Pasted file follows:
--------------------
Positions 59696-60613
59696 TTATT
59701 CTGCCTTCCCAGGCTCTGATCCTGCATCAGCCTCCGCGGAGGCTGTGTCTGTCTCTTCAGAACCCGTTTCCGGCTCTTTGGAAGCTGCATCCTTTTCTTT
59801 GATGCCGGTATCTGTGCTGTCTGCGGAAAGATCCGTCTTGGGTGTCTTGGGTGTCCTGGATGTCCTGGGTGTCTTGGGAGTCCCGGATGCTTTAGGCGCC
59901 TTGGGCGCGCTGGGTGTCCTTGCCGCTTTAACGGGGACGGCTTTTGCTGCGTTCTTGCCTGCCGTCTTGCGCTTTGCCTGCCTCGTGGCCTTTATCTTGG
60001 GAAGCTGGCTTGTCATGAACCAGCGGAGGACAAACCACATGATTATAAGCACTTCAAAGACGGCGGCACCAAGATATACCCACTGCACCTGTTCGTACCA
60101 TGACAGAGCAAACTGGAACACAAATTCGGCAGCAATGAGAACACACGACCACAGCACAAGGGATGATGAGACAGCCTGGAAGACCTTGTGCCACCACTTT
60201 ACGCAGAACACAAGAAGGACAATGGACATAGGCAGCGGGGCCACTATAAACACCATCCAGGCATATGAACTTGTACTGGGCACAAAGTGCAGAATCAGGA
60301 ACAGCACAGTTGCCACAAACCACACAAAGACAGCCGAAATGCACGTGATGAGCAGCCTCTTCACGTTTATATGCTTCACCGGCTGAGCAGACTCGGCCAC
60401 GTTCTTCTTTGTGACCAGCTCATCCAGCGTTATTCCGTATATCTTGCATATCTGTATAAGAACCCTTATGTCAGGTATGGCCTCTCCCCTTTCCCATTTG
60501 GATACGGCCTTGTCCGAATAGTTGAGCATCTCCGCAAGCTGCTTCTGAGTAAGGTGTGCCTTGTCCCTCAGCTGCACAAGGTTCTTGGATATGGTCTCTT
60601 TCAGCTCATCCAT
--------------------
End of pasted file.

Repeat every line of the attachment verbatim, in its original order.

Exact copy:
Positions 59696-60613
59696 TTATT
59701 CTGCCTTCCCAGGCTCTGATCCTGCATCAGCCTCCGCGGAGGCTGTGTCTGTCTCTTCAGAACCCGTTTCCGGCTCTTTGGAAGCTGCATCCTTTTCTTT
59801 GATGCCGGTATCTGTGCTGTCTGCGGAAAGATCCGTCTTGGGTGTCTTGGGTGTCCTGGATGTCCTGGGTGTCTTGGGAGTCCCGGATGCTTTAGGCGCC
59901 TTGGGCGCGCTGGGTGTCCTTGCCGCTTTAACGGGGACGGCTTTTGCTGCGTTCTTGCCTGCCGTCTTGCGCTTTGCCTGCCTCGTGGCCTTTATCTTGG
60001 GAAGCTGGCTTGTCATGAACCAGCGGAGGACAAACCACATGATTATAAGCACTTCAAAGACGGCGGCACCAAGATATACCCACTGCACCTGTTCGTACCA
60101 TGACAGAGCAAACTGGAACACAAATTCGGCAGCAATGAGAACACACGACCACAGCACAAGGGATGATGAGACAGCCTGGAAGACCTTGTGCCACCACTTT
60201 ACGCAGAACACAAGAAGGACAATGGACATAGGCAGCGGGGCCACTATAAACACCATCCAGGCATATGAACTTGTACTGGGCACAAAGTGCAGAATCAGGA
60301 ACAGCACAGTTGCCACAAACCACACAAAGACAGCCGAAATGCACGTGATGAGCAGCCTCTTCACGTTTATATGCTTCACCGGCTGAGCAGACTCGGCCAC
60401 GTTCTTCTTTGTGACCAGCTCATCCAGCGTTATTCCGTATATCTTGCATATCTGTATAAGAACCCTTATGTCAGGTATGGCCTCTCCCCTTTCCCATTTG
60501 GATACGGCCTTGTCCGAATAGTTGAGCATCTCCGCAAGCTGCTTCTGAGTAAGGTGTGCCTTGTCCCTCAGCTGCACAAGGTTCTTGGATATGGTCTCTT
60601 TCAGCTCATCCAT